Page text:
If done correctly, a straight line drawn through both hands should create a triangle shape around your wrists indicating consistent pressure during swings. No two golfers look for an identical grip; experiment until you feel comfortable as you swing through to optimize distance, accuracy and feel for a particular shot.


Gripping a golf club is an essential part of the golf swing. It is important to find the right grip to ensure maximum distance and accuracy. In this section, we will go into detail about different golf grips, their purpose, and how to properly apply them so you can improve your game.

Set up to the ball

Getting set up to the ball is essential when it comes to grip, because how you set your hands will determine the setup of your entire swing. When looking down at the ball, a golfer should have their hands slightly in front of or even with the ball. This is important because when a golfer sets their hands further back than the ball, their weight can shift back and away from the target creating unnecessary sway and loss of power on impact.

For right handed players:

  1. Make sure your left hand (lead hand) covers half or more of your right as if ultimately you are trying to cover/conceal it behind your left hand; this helps keep your wrists connected and increases power upon impact.
  2. Place both thumbs pointing directly down towards ground so they are parallel with each other; this ensures that the club is square at address and won’t cause disruption through impact.
  3. Practice varying amounts of pressure between left-hand thumb & forefinger and right-hand pinky & ring finger for a snug but comfortable fit; this will give you a more consistent feel on each shot providing feedback on grip position throughout the swing which can solve any consistency issues with contact or direction in flight after impact.
  4. Lastly, ensure there is an even amount of pressure between both hands, as too much or too little pressure could lead to misdirection resulting in an inaccurate shot.

Make a full swing

Making a full swing with a golf club requires gripping the club correctly, setting up correctly on the tee, and making a proper backswing and follow through. Properly gripping the golf club is an important part of creating a natural arc and making solid contact with the ball.

The first step to properly gripping the golf club is to determine which hand should be placed higher on the grip. Generally, for right-handed players, your left hand should be placed higher on the grip. While holding your left hand steady in place, wrap your right hand around it by placing its thumb directly against your left thumb. Try to make sure that both thumbs are pointing down towards the ground.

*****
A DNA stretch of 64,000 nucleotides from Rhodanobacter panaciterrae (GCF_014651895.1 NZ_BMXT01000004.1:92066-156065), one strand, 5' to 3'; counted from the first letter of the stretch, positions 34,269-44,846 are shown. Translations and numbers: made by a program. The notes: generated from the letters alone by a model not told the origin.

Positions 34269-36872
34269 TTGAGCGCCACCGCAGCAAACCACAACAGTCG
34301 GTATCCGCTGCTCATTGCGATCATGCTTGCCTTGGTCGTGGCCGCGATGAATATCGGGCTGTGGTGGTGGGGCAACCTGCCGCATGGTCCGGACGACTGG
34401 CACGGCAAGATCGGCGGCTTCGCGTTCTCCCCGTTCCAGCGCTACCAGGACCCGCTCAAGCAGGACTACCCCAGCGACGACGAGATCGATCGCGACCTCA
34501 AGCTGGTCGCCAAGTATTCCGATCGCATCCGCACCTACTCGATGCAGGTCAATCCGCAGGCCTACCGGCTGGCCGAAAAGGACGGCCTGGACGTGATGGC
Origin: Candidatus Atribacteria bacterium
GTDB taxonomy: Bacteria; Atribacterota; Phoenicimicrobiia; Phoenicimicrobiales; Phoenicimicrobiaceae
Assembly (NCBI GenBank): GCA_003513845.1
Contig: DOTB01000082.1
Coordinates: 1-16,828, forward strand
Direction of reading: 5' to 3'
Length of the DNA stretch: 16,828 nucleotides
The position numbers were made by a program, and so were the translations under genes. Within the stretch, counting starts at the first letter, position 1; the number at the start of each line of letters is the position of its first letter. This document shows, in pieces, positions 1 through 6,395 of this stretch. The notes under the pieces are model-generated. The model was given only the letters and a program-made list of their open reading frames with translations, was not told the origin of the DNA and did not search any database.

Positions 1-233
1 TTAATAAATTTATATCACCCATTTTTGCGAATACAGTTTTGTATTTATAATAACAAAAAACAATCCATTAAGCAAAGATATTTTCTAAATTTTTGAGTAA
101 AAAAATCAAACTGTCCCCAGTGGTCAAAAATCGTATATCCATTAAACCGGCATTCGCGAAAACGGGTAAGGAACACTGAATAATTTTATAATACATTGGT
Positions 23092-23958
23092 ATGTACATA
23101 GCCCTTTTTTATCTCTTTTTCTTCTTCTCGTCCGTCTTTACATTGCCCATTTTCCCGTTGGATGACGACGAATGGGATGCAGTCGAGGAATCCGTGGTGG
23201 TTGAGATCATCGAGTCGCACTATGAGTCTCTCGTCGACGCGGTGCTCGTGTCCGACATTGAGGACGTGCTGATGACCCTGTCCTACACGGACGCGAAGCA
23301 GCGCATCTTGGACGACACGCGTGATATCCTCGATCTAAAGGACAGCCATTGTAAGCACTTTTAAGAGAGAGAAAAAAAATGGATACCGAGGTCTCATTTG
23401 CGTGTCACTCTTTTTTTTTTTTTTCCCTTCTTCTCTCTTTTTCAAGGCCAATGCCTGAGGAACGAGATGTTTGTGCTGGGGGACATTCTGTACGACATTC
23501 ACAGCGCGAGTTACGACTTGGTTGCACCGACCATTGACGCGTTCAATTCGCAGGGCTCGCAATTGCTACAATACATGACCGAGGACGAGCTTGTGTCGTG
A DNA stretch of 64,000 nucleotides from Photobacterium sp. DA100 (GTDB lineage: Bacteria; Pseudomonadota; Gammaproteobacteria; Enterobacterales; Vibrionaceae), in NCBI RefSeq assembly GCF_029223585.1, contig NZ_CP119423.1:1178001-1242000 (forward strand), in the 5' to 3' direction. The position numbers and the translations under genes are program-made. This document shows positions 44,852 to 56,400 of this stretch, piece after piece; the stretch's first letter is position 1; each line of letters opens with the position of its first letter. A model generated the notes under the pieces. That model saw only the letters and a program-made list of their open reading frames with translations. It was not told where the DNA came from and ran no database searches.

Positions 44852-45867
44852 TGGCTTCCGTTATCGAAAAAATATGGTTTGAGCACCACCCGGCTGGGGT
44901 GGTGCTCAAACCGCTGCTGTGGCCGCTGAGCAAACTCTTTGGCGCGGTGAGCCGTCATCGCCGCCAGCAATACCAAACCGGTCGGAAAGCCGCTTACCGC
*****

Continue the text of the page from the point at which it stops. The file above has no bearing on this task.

Once both hands have been firmly attached to the grip (without squeezing too tightly), make sure that you are addressing the ball in roughly a 45-degree angle. Your wrists should be partially cocked as you hold your arms in front of you but not so much that it visibly changes the angle of your arms relative to your body. Bring yourself further back into address hue by rotating both forearms outward slightly while keeping them connected together at all times as if they were clasped together while still maintaining a light but firm grip on each other and of course also on to your club's handle.

Now practice swinging back away from address position taking no more than half-a-turn with each arm movement before beginning your forward swing again into an impact position, allowing for gravity and torque forces generated by rotating through center will take care of itself at this point for proper weight transfer and then follow through into completion for better control, accuracy and distance overall.

Follow through to the finish

Once you have completed the backswing, it’s time to start the downswing. Start with your legs and let them drive the action, then follow through with your arms and torso up to the finish. Throughout this vital part of the swing, maintain good posture and keep your grip loose but secure on the club.

When starting your downswing, make sure to move in a controlled manner, then let momentum carry you through. Imagine that you are trying to draw a straight line from your starting position at address all the way through to a balanced and stable finish position. Keep your chin parallel to the ground throughout this motion and focus on creating continuous power from start to finish.

Be sure not to rush or tension up just before impact – instead make a conscious effort to stop in balance near completion of the swing so that you can assess where you want your energy directed on impact. As long as you maintained good posture throughout the swing and full weight transfer up until reaching impact, you will be able complete an effective follow-through allowing for maximum accuracy and distance potential of each shot!